Crews complete cargo run, oceanic training to Hawaii

  • Published
  • By Staff Sgt. Lawrence Sena
  • 92nd Air Refueling Wing Public Affairs

Airmen from the 97th Air Refueling Squadron, 384th ARS and 93rd ARS conducted a cargo delivery mission to Joint Base Pearl Harbor-Hickam, Hawaii, Nov. 18-21. 

The mission required the KC-135 Stratotanker aircraft crew to fly to Travis AFB, California, where they loaded 8,000 pounds of cargo and supplies, followed by air refueling training for a C-17 Globemaster III aircraft from JBPHH.

In order to get more training for our crews, we were looking for opportunities to carry cargo,” said Maj. Garret Bryant, 97th ARS KC-135 pilot. “Fortunately, [Airmen from] Travis AFB were able to provide us with cargo to deliver to Hickam AFB, allowing us to train on cargo operations as well as oceanic flight for our pilots.” 

Depending on fuel storage configuration, the KC-135 can carry up to 83,000 pounds of cargo, which is loaded, unloaded and monitored by boom operators. 

 “As a boom operator, we are responsible for making sure cargo is loaded properly, safely strapped down inside the aircraft and offloaded to ensure the timing of the delivery is met,” said Senior Airman Matthew Ronnfeldt, 97th ARS in-flight refueling specialist. “Being able to complete a real-world cargo mission like this one provides us with a great opportunity to train on these requirements at an even higher level.”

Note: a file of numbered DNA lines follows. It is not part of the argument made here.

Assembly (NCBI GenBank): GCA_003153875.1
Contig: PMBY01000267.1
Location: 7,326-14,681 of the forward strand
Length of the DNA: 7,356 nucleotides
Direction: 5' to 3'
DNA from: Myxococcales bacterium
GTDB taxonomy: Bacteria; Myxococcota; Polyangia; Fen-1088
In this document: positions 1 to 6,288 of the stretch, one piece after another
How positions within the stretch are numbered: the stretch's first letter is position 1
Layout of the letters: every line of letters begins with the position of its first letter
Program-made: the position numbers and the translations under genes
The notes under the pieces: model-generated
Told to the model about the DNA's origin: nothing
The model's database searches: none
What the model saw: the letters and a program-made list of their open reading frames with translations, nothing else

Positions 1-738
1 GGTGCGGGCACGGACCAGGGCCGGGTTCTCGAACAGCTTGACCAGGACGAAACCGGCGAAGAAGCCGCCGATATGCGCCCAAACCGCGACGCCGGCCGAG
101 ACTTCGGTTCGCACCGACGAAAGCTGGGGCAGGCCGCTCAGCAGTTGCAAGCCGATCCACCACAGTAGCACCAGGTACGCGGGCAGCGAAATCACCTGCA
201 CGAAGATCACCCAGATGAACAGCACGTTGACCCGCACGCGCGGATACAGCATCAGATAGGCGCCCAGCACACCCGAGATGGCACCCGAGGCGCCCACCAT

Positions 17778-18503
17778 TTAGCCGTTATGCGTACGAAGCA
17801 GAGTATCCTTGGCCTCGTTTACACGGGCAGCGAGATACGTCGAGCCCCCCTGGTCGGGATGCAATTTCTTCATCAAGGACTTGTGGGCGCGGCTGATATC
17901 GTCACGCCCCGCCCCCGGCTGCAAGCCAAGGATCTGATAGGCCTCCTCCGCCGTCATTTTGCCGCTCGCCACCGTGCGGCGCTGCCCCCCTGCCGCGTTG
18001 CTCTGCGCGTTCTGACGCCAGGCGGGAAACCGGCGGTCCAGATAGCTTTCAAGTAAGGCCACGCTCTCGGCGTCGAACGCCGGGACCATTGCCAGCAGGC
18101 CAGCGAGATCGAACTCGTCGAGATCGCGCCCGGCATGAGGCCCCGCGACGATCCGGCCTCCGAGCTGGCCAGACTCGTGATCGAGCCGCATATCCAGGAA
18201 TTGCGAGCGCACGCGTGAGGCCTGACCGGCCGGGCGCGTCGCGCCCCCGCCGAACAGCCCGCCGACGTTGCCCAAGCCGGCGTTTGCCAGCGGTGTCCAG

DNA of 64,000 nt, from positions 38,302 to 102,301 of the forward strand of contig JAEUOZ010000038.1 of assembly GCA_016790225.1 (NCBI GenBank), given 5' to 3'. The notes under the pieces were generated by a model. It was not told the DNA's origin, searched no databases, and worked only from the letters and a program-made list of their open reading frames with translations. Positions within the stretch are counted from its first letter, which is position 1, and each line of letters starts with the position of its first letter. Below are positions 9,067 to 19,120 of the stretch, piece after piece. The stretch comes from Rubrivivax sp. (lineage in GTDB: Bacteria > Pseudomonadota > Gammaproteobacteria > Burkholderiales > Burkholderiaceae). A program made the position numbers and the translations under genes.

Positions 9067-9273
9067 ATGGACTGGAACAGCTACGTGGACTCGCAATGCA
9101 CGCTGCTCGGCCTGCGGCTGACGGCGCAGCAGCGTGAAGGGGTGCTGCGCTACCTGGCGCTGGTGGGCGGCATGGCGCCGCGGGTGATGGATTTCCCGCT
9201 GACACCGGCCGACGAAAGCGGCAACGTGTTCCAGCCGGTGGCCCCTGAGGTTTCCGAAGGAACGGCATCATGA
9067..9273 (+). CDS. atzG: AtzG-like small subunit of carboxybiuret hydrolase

Despite the primary mission of the KC-135 being air refueling, the 92nd Air Refueling Wing employs its Stratotankers to support multiple mission sets such as aeromedical evacuation, cargo, and command and control. 

"Obviously, the mission of the KC-135 is air refueling, but having the flexibility to move cargo gives the Air Force another mobility asset that can quickly transport personnel and supplies anywhere they’re needed,” Bryant said. “This makes having KC-135 crews who are trained in multiple mission sets, beyond air refueling, even more important.”

The completion of this cargo mission enabled Team Fairchild to improve the skills and knowledge of its crews, and ensure they can continue to sustain rapid global mobility as the Air Force’s premier air refueling wing.